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Astigmatism is a type of eye problem that causes blurry vision and sometimes eyestrain and headaches. Astigmatism is not a disease, but rather an imperfection in the shape of the cornea, which is the clear front cover of your eye. According to the American Optometric Association, most people have some degree of astigmatism.
Together, the cornea and lens focus light entering the eye to help you see well. The curved shape of the cornea does this by actually bending the light so that it hits a precise spot on your retina at the back of your eye. A healthy cornea is shaped like a basketball while a cornea with astigmatism more closely resembles a football. This improper curvature causes the light to hit the wrong place in your retina, resulting in unfocused vision.
Astigmatism may be present at birth. Symptoms may appear during adolescence and worsen with age. This common vision problem may develop after an injury or eye surgery.
Astigmatism may also develop as the result of the disease, keratoconus, characterized by a cornea that becomes progressively thinner and cone-shaped. Keratoconus causes severe astigmatism uncorrected with prescription glasses; patients with keratoconus must wear special contacts and may eventually need corneal transplants to save their vision.
The optometrists at Advanced Eyecare Center can diagnose and treat astigmatism to restore your clear vision. Diagnosis begins with a comprehensive eye exam and a variety of state-of-the-art tests. The examination includes a visual acuity test where the doctor asks you to read aloud letters on a chart. Your optometrist will use a keratometer machine to measure the curvature of your cornea in a diagnostic procedure known as keratometry. Your eye doctor will also do a refraction test to determine how well your eyes focus light.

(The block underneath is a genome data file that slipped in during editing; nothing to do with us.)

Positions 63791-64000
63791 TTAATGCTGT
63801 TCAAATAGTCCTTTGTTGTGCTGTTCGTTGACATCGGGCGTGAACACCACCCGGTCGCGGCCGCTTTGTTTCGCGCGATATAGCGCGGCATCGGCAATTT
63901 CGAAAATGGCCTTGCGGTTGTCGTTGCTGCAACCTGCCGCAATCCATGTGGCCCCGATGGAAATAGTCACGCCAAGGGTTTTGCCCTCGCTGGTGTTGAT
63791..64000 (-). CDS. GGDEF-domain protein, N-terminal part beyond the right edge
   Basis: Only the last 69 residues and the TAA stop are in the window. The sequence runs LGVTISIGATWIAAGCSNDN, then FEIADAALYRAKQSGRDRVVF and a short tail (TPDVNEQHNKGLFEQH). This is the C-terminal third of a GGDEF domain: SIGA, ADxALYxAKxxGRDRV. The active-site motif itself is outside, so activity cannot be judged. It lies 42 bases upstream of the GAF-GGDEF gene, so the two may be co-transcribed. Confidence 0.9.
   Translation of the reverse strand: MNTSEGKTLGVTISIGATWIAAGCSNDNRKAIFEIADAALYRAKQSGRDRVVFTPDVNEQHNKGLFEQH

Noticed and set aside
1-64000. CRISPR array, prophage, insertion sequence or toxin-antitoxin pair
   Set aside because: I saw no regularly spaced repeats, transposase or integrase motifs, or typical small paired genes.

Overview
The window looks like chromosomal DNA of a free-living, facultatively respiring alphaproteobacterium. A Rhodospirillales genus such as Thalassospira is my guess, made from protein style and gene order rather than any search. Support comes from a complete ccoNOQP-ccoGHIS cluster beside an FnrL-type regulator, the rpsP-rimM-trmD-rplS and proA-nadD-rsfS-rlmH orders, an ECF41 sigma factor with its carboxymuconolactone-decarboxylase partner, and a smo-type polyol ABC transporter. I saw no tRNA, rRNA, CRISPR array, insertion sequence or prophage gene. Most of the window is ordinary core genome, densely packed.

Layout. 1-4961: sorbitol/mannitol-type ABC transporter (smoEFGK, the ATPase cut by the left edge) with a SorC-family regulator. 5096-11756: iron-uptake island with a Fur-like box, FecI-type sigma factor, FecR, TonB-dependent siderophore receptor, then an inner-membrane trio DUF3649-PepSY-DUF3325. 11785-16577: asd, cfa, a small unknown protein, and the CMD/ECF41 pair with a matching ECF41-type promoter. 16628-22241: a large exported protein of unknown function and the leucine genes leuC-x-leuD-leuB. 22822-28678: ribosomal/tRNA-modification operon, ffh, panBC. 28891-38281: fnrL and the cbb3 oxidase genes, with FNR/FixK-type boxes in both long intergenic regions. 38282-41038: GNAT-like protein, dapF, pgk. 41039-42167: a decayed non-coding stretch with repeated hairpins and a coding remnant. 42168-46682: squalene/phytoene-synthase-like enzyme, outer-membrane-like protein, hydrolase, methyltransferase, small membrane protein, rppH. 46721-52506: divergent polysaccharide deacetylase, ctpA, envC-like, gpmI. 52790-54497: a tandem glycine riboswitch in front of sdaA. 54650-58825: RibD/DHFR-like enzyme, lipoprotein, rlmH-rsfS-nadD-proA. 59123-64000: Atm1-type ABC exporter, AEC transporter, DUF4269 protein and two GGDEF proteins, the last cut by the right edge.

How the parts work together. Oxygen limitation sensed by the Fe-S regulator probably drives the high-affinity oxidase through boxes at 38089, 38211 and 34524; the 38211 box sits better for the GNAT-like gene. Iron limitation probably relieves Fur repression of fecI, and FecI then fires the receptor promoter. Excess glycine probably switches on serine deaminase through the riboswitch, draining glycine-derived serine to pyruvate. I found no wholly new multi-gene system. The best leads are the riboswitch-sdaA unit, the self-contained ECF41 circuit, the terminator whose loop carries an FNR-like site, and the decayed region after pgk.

Our optometrists might recommend one of a variety of treatment options that correct astigmatism. You may be able to use eyeglasses and contact lenses to correct your vision. Eyeglasses are the primary choice for many people. To correct astigmatism, certain areas of the eyeglass lens are shaped differently to correct how light focuses on the retina.
Soft contact lenses work well for some people with minor astigmatism but, since soft contact lenses conform to the shape of your eye, may not work well for people with more severe focus problems. Gas permeable lenses may be more effective for these individuals, as these lenses retain their shape to compensate for the irregular shape of the cornea.
In some cases, special hard contact lenses can correct the shape of the cornea in a procedure known as orthokeratology, or ortho-k for short. In other cases, laser or refractive surgery procedures reduce blurry vision and other symptoms associated with astigmatism.
Make an appointment with Advanced Eyecare Center today to schedule an eye exam at one of our offices located in Redondo Beach or Manhattan Beach.